Introduction to Cancer Treatment
There are a variety of cancer treatments available at The Cancer Center at St. Peter’s. Our cancer care team determines what type of treatment will be most effective for each patient.
Chemotherapy is a process using drugs to treat cancer. You might take these drugs before or after cancer surgery. You might take them alone or with radiation. Most chemo drugs are given in one of the following ways:
- You might simply swallow a pill. If your chemo is a pill or liquid, you can often take it at home, but you need to follow your doctor's directions carefully.
- Chemo can be given like a flu shot. The shots may be given in your doctor's office, a hospital, a clinic, or at home.
- Most often, chemo is given right into your veins through a needle or tiny plastic tube (called a catheter). This is called an IV (intravenous) injection.
You may take chemo once a day, once a week, or even once a month, depending on the type of cancer you have and the chemo you are taking. How long you take chemo also depends on the type of cancer, how you respond to the drugs, and what length of time led to the best treatment results in research studies.
Hormonal Therapy uses naturally occurring substances in the body that stimulate the growth of hormone–sensitive tissues, such as the breast or prostate gland.
When cancer arises in breast or prostate tissue, its growth and spread may be caused by the body’s own hormones. Therefore, drugs that block hormone production or change the way hormones work, and/or removal of organs that secrete hormones, such as the ovaries or testicles, are ways of fighting cancer. Hormone therapy, similar to chemotherapy, is a systemic treatment that may affect cancer cells throughout the body.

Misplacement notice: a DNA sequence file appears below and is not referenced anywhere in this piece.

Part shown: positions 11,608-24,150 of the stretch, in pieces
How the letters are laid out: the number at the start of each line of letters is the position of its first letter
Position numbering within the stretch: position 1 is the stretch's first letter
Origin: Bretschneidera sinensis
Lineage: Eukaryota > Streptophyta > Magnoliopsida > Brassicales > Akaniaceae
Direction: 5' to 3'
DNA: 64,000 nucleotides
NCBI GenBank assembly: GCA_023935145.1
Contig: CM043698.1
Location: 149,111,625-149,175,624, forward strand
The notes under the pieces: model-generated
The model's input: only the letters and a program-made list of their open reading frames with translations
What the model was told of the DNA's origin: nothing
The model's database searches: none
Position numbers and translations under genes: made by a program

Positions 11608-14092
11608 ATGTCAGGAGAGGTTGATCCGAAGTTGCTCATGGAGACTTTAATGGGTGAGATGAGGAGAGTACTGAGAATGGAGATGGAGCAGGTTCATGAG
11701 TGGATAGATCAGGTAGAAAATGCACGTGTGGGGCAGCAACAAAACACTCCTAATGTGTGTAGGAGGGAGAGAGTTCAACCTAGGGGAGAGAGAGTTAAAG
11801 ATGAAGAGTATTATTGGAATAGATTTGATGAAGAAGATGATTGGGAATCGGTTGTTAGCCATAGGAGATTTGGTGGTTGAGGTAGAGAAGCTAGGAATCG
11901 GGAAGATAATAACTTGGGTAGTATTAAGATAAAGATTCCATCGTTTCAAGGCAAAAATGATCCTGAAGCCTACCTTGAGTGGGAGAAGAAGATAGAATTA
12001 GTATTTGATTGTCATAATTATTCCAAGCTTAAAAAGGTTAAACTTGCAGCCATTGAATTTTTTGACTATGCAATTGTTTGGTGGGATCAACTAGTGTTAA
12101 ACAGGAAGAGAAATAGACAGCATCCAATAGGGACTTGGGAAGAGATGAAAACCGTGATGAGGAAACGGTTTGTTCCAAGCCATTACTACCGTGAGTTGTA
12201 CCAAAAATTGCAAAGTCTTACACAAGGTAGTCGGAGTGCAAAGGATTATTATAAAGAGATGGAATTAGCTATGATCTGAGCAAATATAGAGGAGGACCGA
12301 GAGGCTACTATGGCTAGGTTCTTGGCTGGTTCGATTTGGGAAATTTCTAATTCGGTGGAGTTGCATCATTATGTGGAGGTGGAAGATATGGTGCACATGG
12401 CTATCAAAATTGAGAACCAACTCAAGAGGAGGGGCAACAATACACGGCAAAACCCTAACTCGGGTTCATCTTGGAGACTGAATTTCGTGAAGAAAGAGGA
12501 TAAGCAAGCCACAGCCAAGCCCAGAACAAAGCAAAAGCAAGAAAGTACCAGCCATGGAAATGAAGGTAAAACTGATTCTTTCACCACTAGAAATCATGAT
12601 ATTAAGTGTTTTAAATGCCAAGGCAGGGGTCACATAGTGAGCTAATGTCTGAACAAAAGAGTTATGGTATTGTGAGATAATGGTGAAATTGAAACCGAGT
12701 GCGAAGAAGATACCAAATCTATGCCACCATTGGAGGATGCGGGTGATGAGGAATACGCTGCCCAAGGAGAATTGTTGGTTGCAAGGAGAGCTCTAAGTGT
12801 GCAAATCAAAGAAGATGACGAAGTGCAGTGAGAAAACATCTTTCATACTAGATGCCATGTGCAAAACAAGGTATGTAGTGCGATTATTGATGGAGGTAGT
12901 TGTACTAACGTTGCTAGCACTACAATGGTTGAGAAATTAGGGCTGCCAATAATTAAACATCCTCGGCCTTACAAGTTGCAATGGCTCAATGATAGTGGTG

Targeted Therapy is one that is designed to treat only the cancer cells and minimize damage to normal, healthy cells. Cancer treatments that “target” cancer cells may offer the advantage of reduced treatment–related side effects and improved outcomes.
Biological Therapy is a type of treatment that uses the body’s immune system to facilitate the killing of cancer cells. Types of biological therapy include interferon, interleukin, monoclonal antibodies, colony stimulating factors (cytokines), and vaccines.
Radiation Therapy is a cancer treatment that uses high doses of radiation to kill cancer cells and stop them from spreading.
Radiation therapy can be external (when a machine outside your body aims radiation at cancer cells) or internal (when radiation is put inside your body, in or near the cancer cells).
St. Peter’s relies on a specially–trained team for delivery of radiation therapy. This team includes the radiation oncologist, a medical physicist, two radiation therapists, a radiation therapy nurse, and a dosimetrist.
Intensity Modulated Radiation Therapy (IMRT) is an advanced mode of high-precision radiotherapy that utilizes computer-controlled linear accelerators to deliver precise radiation doses to a malignant tumor or specific areas within the tumor.
The radiation dose is designed to conform to the three–dimensional (3–D) shape of the tumor by modulating—or controlling—the intensity of the radiation beam to focus a higher radiation dose to the tumor while minimizing radiation exposure to surrounding normal tissues.
Treatment is carefully planned by using 3–D computed tomography (CT) images of the patient in conjunction with computerized dose calculations to determine the dose intensity pattern that will best conform to the tumor shape.
Typically, combinations of several intensity–modulated fields coming from different beam directions produce a custom–tailored radiation dose that maximizes tumor dose while also protecting adjacent normal tissues.
Brachytherapy is a type of radiation therapy in which radioactive material sealed in needles, seeds, wires, or catheters are placed directly into or near a tumor.
Surgery alone is an option for some types of cancer. However, it may or may not eradicate the cancer entirely and requires close follow–up. In some cases, additional treatment, such as chemotherapy or radiation, may also be needed.
Surgery may be required as a post–treatment, following chemotherapy or radiation.
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